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Faster unit tests?


I'm running unit tests in Eclipse ( IDE) and they are taking 5min+ to execute. Is there an alternative way to run them, or are there tips to speeding this up? I know I can run the tests from the setup menu GUI, but it doesn't seem to give the same detailed messages and debug logs as the IDE.

Attribution to: paul

Possible Suggestion/Solution #1

For my use case setting the Log-Level to WARN or ERROR as increased the speed from about 2 minutes to only 3 seconds. In works in Developer Console as well as in eclipse. However finding the right settings in eclipse, caused me some hick-ups:

Speedup Testing with IDE using slim Logs - but how to set the log-level?

This will not speed up or can be used for all possible use cases. But it's worth a try!

Attribution to: Uwe Heim

Possible Suggestion/Solution #2

Maybe try the Migration tool to invoke the test methods, so you can do it programmatically in the background. Besides the GUI and the meta-data api there aren't many other options. And the IDE is just a wrapper for the metadata api.

How many test-methods are you running?

Attribution to: jordan.baucke

Possible Suggestion/Solution #3

5 minutes is not a lot, relative to the number of Test Classes you are running.

It might be an idea to look through the debug logs (for time stamps) or even trying to run culprit tests that you think might be hogging the time, individually, to isolate the performance hoggers.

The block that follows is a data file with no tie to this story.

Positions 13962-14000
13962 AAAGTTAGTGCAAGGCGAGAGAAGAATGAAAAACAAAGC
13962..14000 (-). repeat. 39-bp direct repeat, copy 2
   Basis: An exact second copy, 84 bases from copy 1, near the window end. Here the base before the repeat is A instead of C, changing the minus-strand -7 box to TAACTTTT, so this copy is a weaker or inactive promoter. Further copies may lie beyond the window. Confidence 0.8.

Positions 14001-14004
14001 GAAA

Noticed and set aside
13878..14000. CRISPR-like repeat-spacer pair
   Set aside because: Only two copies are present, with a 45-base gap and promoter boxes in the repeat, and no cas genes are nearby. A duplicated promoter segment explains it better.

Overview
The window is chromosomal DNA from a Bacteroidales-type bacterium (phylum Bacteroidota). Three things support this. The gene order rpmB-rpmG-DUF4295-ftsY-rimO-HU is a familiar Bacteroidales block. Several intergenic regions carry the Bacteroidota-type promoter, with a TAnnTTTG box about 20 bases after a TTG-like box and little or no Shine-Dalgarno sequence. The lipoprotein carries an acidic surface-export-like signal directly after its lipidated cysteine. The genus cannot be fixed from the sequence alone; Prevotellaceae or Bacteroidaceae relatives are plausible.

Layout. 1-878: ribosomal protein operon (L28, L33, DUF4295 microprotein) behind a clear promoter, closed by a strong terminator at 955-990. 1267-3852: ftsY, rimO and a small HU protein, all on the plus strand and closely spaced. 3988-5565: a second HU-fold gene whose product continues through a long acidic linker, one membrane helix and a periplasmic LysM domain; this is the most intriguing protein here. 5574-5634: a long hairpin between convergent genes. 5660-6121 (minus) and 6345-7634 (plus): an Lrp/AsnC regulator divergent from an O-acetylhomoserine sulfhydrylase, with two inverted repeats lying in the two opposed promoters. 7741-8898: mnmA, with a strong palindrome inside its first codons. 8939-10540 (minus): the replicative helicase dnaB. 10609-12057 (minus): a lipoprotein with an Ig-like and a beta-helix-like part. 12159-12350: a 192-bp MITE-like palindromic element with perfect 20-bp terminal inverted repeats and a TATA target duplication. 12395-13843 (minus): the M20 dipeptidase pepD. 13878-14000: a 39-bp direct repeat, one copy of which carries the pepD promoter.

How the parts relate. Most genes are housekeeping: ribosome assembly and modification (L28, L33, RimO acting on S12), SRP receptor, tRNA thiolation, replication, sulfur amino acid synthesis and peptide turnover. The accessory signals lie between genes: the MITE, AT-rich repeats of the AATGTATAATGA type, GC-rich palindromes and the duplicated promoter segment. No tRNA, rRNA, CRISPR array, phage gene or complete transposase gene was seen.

Some common sense best practices would be to externalise creation of setup test data to a reusable method in a utility class, and structure tests such that you are justifying the cost of creates with sufficient assert statements and grouping related asserts together rather than recreating data each time.

If however the test times are down to the sheer processing, then it would be harder to optimise run times. A few ideas

Use Test.isRunningTest to check if a test is running and use that switch to make any performance optimisations that you think you can afford, for eg. A mock response if that isn't subverting the unit test

Do not use SeeAllData=true and create your own test data. This is particularly relevant to classes which may be firing soql queries and processing data. They should only be processing data inserted in the test rather than any static data in your sandbox.

Attribution to: techtrekker

Possible Suggestion/Solution #4

If you run your tests from the setup menu GUI, you should be able to get the same logs as via IDE if you have Developer Console open whilst you run your tests. See this post for info about using Developer Console for logging:

*** Skipped 7397754 bytes of detailed log - Is there a way we can we get the full log?

I do find this method quicker than waiting for the IDE but I always get frustrated trying to edit code in the browser.

To see which lines were/were not tested see the 'Overall Code Coverage' panel on the top right, double click the class you're interested in and you'll see the output below:

enter image description here

Attribution to: Phil Hawthorn

Possible Suggestion/Solution #5